Obituary: Bill Lee, from North Walsham, veteran of the Battle of Anzio

Bill Lee. Picture: ANTONY KELLY

Bill Lee. Picture: ANTONY KELLY - Credit: Archant

Bill Lee was the last surviving Second World War veteran in the North Walsham branch of the Royal British Legion (RBL) and his passing, the day before his 93rd birthday, marks the end of an era.

Bill Lee in his wartime days as a soldier. Picture: SUBMITTED

Bill Lee in his wartime days as a soldier. Picture: SUBMITTED - Credit: Archant

Mr Lee joined the RBL in 1947 and was a stalwart supporter of meetings and events where he was an imposing sight, in an immaculate jacket and beret, and wearing his medals.

Born in King's Cross, London, Mr Lee was conscripted into the Royal Army Service Corps (RASC) in 1942.

His mother would not let him volunteer as she already had three sons in the army.

In 1944 he took part in the Battle of Anzio. The six-month coastal struggle eventually saw the Germans retreat and the allies were able to reach Rome, where Mr Lee spent his 21st birthday.

On Remembrance Day he would always recall those lost in the battle. The Germans, who had outnumbered the Allies, had shelled shipping in the harbour and town from a high vantage point and good friends of Mr Lee were among those killed in the attack.

A driver in the RASC, who took food, ammunition and petrol to troops, he earned the nickname 'Digger' because of his love of digging trenches.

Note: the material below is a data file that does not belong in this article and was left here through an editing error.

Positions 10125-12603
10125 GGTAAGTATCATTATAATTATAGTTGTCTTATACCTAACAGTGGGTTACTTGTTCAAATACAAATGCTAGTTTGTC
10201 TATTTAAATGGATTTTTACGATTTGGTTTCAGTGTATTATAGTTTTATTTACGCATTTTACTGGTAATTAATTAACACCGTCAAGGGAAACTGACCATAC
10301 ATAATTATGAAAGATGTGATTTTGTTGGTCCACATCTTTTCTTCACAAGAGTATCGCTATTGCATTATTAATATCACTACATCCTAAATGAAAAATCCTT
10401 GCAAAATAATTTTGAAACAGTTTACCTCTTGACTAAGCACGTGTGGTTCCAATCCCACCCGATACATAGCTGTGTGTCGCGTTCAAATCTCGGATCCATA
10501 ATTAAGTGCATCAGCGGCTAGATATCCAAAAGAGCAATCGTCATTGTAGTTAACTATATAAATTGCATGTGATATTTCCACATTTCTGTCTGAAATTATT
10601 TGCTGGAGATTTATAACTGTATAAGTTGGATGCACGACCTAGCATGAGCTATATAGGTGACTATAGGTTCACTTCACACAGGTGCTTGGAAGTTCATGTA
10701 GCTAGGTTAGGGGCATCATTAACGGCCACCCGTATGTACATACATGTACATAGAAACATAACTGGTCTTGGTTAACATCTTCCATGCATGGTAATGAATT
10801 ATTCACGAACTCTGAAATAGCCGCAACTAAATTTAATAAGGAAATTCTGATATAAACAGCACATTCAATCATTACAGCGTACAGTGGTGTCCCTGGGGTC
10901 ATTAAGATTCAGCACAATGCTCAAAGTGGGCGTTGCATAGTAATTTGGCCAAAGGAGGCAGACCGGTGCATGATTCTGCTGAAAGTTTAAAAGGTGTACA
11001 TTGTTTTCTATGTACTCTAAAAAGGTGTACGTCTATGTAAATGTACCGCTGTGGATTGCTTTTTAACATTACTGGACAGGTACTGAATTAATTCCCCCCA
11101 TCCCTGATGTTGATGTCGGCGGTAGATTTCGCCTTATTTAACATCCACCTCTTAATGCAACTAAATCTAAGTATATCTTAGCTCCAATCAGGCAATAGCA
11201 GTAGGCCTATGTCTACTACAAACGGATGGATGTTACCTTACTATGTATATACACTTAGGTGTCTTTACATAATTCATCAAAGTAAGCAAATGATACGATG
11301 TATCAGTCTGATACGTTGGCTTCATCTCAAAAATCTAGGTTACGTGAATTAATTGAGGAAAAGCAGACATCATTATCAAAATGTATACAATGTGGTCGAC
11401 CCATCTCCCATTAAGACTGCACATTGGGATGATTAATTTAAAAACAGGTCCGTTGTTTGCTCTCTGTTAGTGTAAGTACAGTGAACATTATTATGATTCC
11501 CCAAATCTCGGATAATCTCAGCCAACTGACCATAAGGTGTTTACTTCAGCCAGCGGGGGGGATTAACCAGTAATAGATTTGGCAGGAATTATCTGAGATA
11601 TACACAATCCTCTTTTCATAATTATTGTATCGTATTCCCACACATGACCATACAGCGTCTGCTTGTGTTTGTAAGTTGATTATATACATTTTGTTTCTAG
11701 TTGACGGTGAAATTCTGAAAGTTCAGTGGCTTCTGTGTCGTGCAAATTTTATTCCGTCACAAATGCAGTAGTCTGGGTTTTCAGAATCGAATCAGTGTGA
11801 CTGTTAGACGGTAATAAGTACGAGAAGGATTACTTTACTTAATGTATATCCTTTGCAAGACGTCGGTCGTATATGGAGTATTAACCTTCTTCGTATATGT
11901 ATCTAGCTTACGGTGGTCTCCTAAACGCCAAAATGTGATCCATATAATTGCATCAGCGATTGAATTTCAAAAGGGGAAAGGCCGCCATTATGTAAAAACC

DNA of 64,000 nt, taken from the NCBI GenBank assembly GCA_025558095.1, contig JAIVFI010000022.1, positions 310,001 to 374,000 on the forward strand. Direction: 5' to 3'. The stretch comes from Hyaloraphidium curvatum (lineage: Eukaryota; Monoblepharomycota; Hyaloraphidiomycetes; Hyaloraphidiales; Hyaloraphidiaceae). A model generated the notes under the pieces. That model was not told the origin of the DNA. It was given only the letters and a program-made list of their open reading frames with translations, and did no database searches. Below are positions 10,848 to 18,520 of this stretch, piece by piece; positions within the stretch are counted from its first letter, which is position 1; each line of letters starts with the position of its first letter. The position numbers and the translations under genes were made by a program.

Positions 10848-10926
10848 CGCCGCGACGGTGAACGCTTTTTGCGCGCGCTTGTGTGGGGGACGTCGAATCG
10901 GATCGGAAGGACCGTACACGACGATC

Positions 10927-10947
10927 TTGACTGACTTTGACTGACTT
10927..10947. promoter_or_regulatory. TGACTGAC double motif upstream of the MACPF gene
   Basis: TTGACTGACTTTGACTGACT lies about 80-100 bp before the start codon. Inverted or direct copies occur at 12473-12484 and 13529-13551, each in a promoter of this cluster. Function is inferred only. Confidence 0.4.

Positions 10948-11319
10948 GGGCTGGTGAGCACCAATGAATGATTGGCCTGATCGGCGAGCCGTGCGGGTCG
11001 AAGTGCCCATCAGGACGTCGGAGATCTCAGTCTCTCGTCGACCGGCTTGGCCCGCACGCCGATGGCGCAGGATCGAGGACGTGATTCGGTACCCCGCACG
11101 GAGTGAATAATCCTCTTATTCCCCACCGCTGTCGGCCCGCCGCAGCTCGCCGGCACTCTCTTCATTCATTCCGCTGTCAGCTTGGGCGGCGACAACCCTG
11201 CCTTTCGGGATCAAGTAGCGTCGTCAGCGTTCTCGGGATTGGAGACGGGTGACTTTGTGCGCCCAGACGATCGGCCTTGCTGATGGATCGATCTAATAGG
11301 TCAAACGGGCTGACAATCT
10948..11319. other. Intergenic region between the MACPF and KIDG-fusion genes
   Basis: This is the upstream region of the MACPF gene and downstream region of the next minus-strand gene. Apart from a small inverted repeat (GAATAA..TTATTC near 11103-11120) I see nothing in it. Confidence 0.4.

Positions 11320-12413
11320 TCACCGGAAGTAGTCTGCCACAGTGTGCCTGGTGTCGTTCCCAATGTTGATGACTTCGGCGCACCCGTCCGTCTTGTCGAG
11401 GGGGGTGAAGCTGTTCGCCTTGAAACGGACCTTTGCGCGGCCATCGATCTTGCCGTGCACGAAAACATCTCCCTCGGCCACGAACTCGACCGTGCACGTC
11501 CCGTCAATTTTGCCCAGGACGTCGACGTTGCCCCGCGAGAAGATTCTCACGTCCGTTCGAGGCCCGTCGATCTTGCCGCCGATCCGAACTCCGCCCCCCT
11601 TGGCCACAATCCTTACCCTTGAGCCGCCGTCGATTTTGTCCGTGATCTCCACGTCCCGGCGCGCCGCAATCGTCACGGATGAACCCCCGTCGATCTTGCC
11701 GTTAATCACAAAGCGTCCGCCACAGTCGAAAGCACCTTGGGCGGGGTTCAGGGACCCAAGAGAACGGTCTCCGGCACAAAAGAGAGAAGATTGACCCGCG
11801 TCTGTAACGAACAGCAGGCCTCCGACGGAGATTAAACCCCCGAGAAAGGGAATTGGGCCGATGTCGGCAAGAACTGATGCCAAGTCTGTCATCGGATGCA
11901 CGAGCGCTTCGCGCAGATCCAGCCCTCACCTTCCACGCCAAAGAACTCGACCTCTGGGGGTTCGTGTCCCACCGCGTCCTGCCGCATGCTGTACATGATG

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Mr Lee, who also served in Tunisia and Palestine, returned to Anzio twice after the war, once with his only child, son Ray, who lives with his family in North Walsham.

After the war Bill Lee joined the London Brick Company as a delivery driver.

He and his late wife Betty moved to North Walsham in 2004 to be near Ray but the whole family always kept their devoted allegiance to Arsenal Football Club.

Colin Chambers, chairman of North Walsham RBL, said Mr Lee had been very proud to attend the official unveiling of the poppy statue in the grounds of North Norfolk District Council's Cromer headquarters last summer.

'At the event Major General Sir William Cubitt (president of Norfolk RBL) asked him to relate some of his experiences during the Second World War and he was very flattered with that experience,' said Mr Chambers. 'He will be sadly missed by his fellow legionnaires.'

A funeral has already taken place.

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